Trishna is already doing well enough that she could leave intensive care, said Wirginia Maixner, director of neurosurgery at Royal Children's Hospital.
"She looks brilliant, she is talking, she is being Trishna, she is behaving the way she always has," Maixner told reporters. "She's phenomenally good."
Her sister, Krishna, will be slowly brought out of the coma later Thursday, Maixner said. Krishna will have a longer period of adjustment as the separation brought more changes to her body and brain's blood circulation.
Maixner said they hoped to have an indication Thursday night or early Friday about how Krishna's brain was responding. MRI scans Wednesday showed no signs of brain injury.
Maixner said there may be minor changes to the girls from where their brains were separated but that overall the brains looked good.
"I can tell you that it's not until I saw that scan that I had my first breath of relief," she said, revealing she did a short "chicken dance" when she saw the positive images. "The scans look great. I believe we've brought them through safely. I believe that the girls will come out really, really good."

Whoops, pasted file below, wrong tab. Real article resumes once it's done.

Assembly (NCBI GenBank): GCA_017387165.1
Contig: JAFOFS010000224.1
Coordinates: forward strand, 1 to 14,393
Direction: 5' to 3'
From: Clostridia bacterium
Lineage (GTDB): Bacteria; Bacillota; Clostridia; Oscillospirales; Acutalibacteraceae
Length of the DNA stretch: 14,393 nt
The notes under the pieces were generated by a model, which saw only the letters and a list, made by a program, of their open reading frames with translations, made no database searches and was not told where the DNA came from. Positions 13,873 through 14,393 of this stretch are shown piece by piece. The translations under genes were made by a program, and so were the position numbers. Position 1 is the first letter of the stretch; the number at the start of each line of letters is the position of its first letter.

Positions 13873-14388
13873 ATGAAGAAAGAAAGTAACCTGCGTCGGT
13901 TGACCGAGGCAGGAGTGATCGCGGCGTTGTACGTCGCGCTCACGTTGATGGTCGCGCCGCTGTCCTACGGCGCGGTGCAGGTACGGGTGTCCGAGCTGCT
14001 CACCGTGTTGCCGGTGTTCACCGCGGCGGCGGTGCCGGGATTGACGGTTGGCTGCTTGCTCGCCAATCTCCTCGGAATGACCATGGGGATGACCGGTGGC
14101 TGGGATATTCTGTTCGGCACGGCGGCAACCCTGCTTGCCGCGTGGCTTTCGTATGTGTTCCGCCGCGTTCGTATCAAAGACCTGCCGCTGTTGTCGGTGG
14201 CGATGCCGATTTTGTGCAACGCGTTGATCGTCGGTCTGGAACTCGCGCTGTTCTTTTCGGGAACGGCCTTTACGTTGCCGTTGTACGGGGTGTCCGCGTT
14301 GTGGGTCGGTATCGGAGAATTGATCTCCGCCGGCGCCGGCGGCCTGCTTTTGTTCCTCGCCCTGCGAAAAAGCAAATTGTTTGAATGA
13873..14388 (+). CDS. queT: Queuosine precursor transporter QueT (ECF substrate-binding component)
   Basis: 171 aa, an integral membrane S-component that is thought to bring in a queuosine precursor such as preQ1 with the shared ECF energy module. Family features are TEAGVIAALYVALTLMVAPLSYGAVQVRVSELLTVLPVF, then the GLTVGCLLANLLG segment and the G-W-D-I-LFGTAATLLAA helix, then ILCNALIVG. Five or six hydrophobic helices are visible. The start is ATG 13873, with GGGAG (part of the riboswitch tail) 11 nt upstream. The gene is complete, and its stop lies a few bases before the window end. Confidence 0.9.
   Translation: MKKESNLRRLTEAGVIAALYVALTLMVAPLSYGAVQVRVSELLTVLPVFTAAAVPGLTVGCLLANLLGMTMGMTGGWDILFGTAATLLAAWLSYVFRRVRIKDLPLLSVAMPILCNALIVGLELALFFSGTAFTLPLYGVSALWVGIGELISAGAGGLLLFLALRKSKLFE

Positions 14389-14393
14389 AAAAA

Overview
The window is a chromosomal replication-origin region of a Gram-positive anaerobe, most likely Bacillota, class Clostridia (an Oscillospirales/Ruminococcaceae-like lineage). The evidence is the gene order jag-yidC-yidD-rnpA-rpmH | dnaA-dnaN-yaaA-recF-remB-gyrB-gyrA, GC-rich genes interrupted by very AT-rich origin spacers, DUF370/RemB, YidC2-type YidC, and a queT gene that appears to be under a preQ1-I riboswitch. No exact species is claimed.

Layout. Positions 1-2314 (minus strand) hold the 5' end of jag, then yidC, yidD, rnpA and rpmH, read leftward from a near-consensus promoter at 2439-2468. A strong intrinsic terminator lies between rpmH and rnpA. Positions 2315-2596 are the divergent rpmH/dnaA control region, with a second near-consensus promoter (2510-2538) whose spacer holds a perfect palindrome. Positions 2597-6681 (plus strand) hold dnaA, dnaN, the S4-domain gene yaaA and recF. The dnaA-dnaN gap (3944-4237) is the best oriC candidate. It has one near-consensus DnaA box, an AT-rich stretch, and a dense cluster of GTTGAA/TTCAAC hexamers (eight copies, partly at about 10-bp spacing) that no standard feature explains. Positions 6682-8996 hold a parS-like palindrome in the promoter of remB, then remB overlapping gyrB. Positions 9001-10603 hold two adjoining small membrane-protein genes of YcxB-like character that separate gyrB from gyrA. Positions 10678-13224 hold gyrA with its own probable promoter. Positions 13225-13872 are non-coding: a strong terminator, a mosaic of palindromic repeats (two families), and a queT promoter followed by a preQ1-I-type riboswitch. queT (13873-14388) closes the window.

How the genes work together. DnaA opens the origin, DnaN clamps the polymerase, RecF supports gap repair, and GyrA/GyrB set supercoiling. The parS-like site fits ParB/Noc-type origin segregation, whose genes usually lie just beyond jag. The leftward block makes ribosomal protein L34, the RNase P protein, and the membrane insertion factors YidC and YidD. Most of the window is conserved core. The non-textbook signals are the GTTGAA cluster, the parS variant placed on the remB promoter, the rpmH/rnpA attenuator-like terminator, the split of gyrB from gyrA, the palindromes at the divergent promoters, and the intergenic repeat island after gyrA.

The twins, who turn 3 next month, had been joined at the top of their heads and shared brain tissue and blood vessels. They were separated Tuesday after 25 hours of delicate surgery, and then underwent an additional six hours of reconstructive work.
Maixner said after the girls have recovered, their next hurdle will be learning to walk.
"There will be a process before the girls start walking and they have gone through so much in the last two years that it will take a bit of time - but they will get there," she said.
Doctors had earlier said there was a 50-50 chance that one of the girls could suffer brain damage from the complicated separation.
An aid worker first saw Trishna and Krishna in a Bangladeshi orphanage in 2007 when they were only a month old, and arranged for them to be brought to Australia.